Hidden Corridor Uncovered At Great Pyramid Of Giza Has Archaeologists Stunned

REUTERS/Sherif Fahmy

Kay Smythe News and Commentary Writer
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Scientists uncovered a hidden nine-meter long corridor near the main entrance to the Great Pyramid of Giza, officials said Thursday.

The discovery was made as part of the Scan Pyramid project, which has been using non-invasive technology to study the structure since 2015, Reuters reported. Researchers used a mixture of infrared thermography, 3D simulations and endoscopes to explore inside of the structure, which is assumed to be 4,500-years-old (though the age of the Great Pyramid, and all others, is hotly contested).

Mostafa Waziri, who heads Egypt’s Supreme Council of Antiquities, said the corridor was presumably created to help redistribute the weight of the structure around the main entrance. Or it could be another currently undiscovered pathway to a different chamber or space within the pyramid.

“We’re going to continue our scanning so we will see what we can do … to figure out what we can find out beneath it, or just by the end of this corridor,” he said of the discovery. Clearly this stunning find, eight after the project started, suggests there is much more to know about this enormous complex. (RELATED: Archaeologists Uncover Gold Leaf-Coated Mummy, Other Incredible Artifacts At Ancient Burial Site In Egypt)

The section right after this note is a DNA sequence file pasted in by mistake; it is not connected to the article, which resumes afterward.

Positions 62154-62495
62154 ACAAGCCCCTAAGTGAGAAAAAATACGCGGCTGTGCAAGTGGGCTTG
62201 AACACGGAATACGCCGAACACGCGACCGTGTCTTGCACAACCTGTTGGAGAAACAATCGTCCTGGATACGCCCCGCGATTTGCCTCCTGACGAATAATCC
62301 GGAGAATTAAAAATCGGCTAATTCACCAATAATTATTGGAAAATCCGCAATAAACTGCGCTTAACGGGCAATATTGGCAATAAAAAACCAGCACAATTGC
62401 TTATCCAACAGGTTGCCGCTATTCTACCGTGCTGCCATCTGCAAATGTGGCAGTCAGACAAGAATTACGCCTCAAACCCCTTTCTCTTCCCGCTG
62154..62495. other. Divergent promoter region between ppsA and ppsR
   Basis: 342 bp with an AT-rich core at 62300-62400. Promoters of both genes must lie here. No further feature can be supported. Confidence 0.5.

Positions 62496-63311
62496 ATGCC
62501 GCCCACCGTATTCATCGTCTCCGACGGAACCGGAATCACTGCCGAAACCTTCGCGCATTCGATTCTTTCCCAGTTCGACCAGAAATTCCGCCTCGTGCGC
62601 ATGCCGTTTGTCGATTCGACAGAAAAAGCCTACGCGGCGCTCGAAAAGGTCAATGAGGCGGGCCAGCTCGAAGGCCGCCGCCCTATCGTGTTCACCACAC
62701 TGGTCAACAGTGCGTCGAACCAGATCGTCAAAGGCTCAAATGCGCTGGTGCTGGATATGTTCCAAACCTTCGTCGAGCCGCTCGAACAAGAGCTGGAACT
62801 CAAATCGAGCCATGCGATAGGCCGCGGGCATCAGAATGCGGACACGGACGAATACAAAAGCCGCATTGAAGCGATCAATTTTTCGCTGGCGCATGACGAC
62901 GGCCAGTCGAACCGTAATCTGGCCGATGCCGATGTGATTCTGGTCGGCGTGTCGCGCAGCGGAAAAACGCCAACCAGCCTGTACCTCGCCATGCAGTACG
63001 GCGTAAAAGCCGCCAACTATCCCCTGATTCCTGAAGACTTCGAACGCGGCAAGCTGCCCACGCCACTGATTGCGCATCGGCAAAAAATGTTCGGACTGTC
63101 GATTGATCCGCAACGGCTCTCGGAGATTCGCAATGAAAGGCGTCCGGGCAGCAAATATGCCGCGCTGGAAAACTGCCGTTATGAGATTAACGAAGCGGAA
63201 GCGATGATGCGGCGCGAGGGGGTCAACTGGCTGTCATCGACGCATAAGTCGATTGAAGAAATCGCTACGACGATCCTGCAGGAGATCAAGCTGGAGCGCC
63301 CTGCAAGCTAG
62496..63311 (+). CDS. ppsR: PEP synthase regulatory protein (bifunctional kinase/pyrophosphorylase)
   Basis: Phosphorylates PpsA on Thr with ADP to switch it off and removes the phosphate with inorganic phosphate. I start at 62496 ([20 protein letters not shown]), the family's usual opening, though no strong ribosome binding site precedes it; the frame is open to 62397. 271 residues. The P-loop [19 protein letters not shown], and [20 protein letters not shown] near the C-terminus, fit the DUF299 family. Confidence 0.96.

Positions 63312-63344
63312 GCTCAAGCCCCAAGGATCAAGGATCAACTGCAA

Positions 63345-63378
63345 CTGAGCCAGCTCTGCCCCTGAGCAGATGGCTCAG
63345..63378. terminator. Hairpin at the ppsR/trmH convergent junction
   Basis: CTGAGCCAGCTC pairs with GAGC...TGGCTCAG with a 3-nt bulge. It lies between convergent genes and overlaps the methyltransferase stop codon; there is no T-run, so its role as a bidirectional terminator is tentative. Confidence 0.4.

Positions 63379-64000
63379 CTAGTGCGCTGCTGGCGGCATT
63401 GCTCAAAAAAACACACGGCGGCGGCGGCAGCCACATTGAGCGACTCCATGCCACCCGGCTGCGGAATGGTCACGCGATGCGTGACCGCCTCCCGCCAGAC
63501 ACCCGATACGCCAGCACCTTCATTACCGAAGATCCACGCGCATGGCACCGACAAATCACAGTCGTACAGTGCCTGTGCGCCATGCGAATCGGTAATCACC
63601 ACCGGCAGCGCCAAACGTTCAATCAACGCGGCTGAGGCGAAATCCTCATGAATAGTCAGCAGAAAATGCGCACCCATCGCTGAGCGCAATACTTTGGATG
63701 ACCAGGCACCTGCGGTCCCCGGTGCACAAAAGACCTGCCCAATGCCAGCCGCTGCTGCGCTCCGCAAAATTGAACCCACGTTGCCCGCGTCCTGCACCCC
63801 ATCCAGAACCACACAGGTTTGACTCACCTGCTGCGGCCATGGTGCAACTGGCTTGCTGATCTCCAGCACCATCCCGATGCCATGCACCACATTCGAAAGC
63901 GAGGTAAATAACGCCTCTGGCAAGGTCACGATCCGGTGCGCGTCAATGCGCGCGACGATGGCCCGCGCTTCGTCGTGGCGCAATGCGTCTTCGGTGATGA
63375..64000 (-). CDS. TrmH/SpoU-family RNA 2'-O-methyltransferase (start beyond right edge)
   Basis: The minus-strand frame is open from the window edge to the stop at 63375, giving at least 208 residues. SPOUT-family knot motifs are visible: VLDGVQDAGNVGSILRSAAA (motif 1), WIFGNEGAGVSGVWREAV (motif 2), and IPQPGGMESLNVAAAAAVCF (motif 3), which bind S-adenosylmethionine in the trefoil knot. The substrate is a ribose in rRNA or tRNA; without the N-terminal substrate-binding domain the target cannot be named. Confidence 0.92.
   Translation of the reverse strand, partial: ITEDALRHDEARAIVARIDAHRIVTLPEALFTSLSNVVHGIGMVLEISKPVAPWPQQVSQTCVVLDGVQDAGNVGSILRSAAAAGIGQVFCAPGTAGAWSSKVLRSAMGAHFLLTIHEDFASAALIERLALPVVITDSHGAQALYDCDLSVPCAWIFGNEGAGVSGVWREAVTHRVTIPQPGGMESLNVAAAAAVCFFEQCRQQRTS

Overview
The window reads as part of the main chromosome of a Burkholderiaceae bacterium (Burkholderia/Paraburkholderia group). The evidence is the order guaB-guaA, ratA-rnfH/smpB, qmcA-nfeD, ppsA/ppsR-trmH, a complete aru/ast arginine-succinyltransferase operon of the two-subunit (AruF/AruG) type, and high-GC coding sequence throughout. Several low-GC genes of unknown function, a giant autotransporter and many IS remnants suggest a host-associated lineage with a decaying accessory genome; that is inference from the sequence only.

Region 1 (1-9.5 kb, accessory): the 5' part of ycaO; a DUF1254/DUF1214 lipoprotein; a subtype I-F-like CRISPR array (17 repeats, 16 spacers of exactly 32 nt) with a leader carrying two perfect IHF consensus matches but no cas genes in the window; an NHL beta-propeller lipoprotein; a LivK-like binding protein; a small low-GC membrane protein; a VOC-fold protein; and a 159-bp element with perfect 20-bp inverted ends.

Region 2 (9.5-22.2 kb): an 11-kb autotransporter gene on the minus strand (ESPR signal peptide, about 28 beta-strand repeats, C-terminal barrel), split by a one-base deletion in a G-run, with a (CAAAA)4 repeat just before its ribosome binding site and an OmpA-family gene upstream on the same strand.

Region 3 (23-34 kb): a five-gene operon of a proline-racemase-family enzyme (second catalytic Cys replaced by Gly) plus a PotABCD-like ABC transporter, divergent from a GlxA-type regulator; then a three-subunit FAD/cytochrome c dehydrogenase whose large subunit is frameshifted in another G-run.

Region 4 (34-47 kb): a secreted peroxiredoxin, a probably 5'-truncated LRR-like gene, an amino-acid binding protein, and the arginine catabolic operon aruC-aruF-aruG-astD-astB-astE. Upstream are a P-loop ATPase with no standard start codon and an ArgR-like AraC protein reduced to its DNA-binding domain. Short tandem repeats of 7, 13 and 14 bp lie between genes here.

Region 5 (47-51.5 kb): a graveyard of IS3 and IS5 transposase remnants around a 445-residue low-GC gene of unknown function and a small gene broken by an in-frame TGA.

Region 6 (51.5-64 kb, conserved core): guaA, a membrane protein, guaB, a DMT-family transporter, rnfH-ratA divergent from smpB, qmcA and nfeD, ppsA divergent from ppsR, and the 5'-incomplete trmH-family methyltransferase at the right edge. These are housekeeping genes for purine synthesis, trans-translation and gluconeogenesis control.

Establishment archaeologists continue to believe that , Reuters cites the archeological consensus that the Great Pyramid was built as a tomb around 2560 B.C., during the reign of Pharaoh Khufu or Cheops. Other researchers, however, suggest the structure may have been something completely different, like a power plant.

There are still so many unknowns about the Great Pyramid and surrounding artifacts. Many researchers have hypothesized about how the Great Pyramid was built, but this knowledge is still largely lost to history.

As the Pyramid Scan project continues, we can only that more conclusive answers emerge about this forgotten chapter of human history.